Shoshinge, Part 7

In continuing our discussion and interpretation on the Shoshinge, Hymn of True Faith, we are coming closer to the end of the first section. I mentioned in an earlier post that the second half of the Shoshinge deals with the exposition on the seven masters of Buddhism, and that is what we will be getting into once we finish up on this first section.

Lets get right to it!

35. 獲(ぎゃく) 信(しん) 見(けん) 敬(きょう) 大(だい) 慶(きょう) 喜(きー)

When we receive Faith, regard and revere the Dharma, and attain Great Joy,

36. 即(ぞく) 横(おう) 超(ちょう) 截(ぜつ) 五(ごー) 惡(あく) 趣(しゅー)

We immediately transcend the five evil realms.

37. 一(いーつ) 切(さい) 善(ぜん) 惡(まく) 凡(ぼん) 夫(ぶー) 人(にーん)

If ordinary people, whether good or evil,

38. 聞(もん) 信(しん) 如(にょー) 來(らい) 弘(ぐー) 誓(ぜい) 願(がーん)

Hear the Dharma and trust Amida’s Universal Vow,

39. 佛(ぶつ) 言(ごん) 廣(こう) 大(だい) 勝(しょう) 解(げー) 者(しゃー)

Shakyamuni praises them as ‘men of great and superior understanding’;

40. 是(ぜー) 人(にん) 名(みょう) 分(ふん) 陀(だー) 利(りー) 華(け)

Such people are called ‘white lotus-flowers’.

Explanation:

What is life? We are born, and then we die, all the while in between chasing money, fame, fortune or other temporary pleasures. Many people say that life is meaningless, and that life is nothing but an endless wave of suffering. But, those who say that life is meaningless also say that it is better not to have been born in the first place. Is this right? Can this be true in the least? Is there no reason to live? The answer is of course NO.

People who say such things know nothing of the true purpose of life, know nothing about true Buddhism. They are totally in the dark and ignorant about themselves and the world around them. First of all, the purpose of life is to end the tormentuous cycle of birth and death that we have been plagued with for eons past. You have always longed to rid yourself of the suffering from eons past, but you have just not known about it. The true purpose of life is to end the suffering and thus be born into the pure land by the vow of Amida Buddha and attain unlimited happiness.

After many eons and many lifetimes of transmigrations, you have come to this website to know the truth about Buddhism, about your life. How rare is this? In the Larger Sutra, it states that human life is difficult to obtain, and once you do obtain it, then meeting a Buddha is even more difficult. Even when that happens, there are also many doubts, however, should you hear the teachings, these become deep rooted within you and you thus awaken the desire for enlightenment. So, whatever you do, do not waste this extremely precious gift of life that you have been given, and instead, use this rare opportunity to listen to the teachings, and take refuge in them. To do so is extremely rare in itself, however, if you do this, and persist, then you shall one day unfailingly rid yourself of the cause of suffering, be reborn in the pure land and resolve to become a Buddha. This is the true purpose of life.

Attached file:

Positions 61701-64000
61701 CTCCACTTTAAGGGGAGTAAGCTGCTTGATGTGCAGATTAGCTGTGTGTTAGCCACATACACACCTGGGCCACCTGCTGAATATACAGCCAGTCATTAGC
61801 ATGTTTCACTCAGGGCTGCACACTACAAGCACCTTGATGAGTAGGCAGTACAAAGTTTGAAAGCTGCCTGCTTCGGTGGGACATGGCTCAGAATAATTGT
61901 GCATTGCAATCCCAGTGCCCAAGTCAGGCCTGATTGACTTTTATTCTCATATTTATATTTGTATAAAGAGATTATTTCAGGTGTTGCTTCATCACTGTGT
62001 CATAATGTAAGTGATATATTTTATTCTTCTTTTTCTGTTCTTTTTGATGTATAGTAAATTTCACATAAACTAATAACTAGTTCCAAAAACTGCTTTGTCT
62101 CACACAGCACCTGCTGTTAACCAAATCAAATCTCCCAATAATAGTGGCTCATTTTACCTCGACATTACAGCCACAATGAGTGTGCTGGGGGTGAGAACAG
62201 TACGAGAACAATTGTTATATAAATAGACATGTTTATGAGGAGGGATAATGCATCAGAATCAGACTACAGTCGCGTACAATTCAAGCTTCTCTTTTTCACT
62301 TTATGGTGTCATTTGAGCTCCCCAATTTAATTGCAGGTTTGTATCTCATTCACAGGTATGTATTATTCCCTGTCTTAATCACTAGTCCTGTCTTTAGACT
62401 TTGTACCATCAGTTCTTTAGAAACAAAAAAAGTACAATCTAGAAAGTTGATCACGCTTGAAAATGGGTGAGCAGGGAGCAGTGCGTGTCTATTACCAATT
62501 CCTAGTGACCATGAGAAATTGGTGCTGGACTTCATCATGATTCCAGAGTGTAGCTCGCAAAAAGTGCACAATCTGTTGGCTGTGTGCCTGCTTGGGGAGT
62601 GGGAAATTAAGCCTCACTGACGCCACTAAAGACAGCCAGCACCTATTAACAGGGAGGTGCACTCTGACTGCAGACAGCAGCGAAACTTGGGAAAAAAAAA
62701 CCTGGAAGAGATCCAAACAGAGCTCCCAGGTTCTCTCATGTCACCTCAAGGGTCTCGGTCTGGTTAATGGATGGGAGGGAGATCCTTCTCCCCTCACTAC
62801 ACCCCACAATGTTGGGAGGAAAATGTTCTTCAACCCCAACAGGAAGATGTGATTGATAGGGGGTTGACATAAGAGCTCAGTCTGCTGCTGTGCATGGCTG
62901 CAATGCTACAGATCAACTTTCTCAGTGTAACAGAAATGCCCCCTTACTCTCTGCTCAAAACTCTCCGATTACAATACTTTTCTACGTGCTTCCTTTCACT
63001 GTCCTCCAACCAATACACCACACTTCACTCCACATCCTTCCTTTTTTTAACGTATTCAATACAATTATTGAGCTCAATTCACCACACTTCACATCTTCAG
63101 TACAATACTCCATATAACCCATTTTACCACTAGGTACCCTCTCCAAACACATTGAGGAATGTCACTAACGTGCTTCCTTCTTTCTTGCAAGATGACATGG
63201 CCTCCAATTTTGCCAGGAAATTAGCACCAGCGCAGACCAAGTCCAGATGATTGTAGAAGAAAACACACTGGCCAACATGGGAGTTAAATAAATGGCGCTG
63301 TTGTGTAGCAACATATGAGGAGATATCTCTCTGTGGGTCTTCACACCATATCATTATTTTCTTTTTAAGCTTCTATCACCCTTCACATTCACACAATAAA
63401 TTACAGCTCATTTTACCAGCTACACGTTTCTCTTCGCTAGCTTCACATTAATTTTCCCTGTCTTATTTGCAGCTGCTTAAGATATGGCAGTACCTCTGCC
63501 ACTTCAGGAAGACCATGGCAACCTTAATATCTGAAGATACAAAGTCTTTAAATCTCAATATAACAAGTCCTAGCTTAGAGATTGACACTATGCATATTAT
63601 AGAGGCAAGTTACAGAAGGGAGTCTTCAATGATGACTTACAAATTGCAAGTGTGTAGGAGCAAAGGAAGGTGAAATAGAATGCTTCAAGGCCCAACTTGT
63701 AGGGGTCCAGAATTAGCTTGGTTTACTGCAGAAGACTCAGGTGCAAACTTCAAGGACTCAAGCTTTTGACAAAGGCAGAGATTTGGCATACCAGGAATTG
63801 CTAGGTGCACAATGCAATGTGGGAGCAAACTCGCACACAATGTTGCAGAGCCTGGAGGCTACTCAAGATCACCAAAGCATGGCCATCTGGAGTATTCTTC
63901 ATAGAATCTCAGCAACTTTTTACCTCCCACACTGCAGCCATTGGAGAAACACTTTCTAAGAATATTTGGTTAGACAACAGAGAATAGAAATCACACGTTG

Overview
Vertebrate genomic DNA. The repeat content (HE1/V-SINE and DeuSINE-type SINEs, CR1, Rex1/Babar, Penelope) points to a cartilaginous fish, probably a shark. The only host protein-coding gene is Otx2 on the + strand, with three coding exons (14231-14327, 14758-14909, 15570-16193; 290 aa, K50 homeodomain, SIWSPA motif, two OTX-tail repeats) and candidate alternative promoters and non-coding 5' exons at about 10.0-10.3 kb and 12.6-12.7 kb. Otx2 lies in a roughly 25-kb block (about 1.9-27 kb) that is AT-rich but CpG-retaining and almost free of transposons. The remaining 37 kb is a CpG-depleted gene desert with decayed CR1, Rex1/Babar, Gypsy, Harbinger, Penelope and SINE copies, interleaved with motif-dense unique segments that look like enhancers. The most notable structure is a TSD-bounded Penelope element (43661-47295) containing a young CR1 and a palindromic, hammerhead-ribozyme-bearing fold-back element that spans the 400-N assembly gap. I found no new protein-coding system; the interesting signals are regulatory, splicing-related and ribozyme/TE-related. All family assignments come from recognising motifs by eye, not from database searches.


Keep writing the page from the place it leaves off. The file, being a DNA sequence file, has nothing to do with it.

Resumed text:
However, there is a problem, as I have mentioned before in a previous post. Us human beings are incapable of performing any good deeds. Every action you do in good, is either for your benefit or sake. Even if you resolve to pursue the white path, you will do good deeds in order to be born in Amida’s pure land. This in itself is considered unpure. You do good deeds in order to be born in the pure land? You have had an ulterior motive all along.

Shinran Shonin, if you remember from our previous discussion, tried his hardest for 20 years to practice good deeds and stick to the practices of the Lotus Sutra on Mt. Hiei, but he failed and thus left in pursuit of true enlightenment with Honen Shonin, which he was able to obtain. From then on he concluded that human beings have never had the true mind, and are incapable of performing any good deeds. Sakyamuni Buddha also said that “from the past up until now, we have not practiced a single good deed”. This in itself is extremely difficult to realize deep down as we try desperately to do good deeds to save ourselves, but it is impossible to reach the pure land and gain enlightenment by self power means. Through various forms of expediency, called uppaya, we try and try to do our best, but in the end, we realize it is impossible.

Amida Buddha has known this truth all along, and so knowing this, he is there to pick those who take refuge in his vow up and carry them across the sea of suffering. Once you are granted other power faith by Amida Buddha, everything starts to turn around. The deeds you once performed with a selfish nature turn from bad to good, and anything evil will turn to good as well. You will realize the true nature about yourself that has been hidden from you for so long, and you will have resolved the grave problem of what happens after-death and be reborn into the pure land.

So these lines, essentially, are talking about what the life of people who achieve other power faith is like. As mentioned in the lines, those who hear and receive the faith of the vow of Amida Buddha are praised as “men of great and superior understanding” by Sakyamuni Buddha, and considered white lotuses. In Buddhism, a white lotus is the symbol of an enlightened being. We are all like lotuses, and, when we listen to the Buddhism, the lotus slowly blooms until it blooms entirely. It is at that point that we achieve enlightenment.

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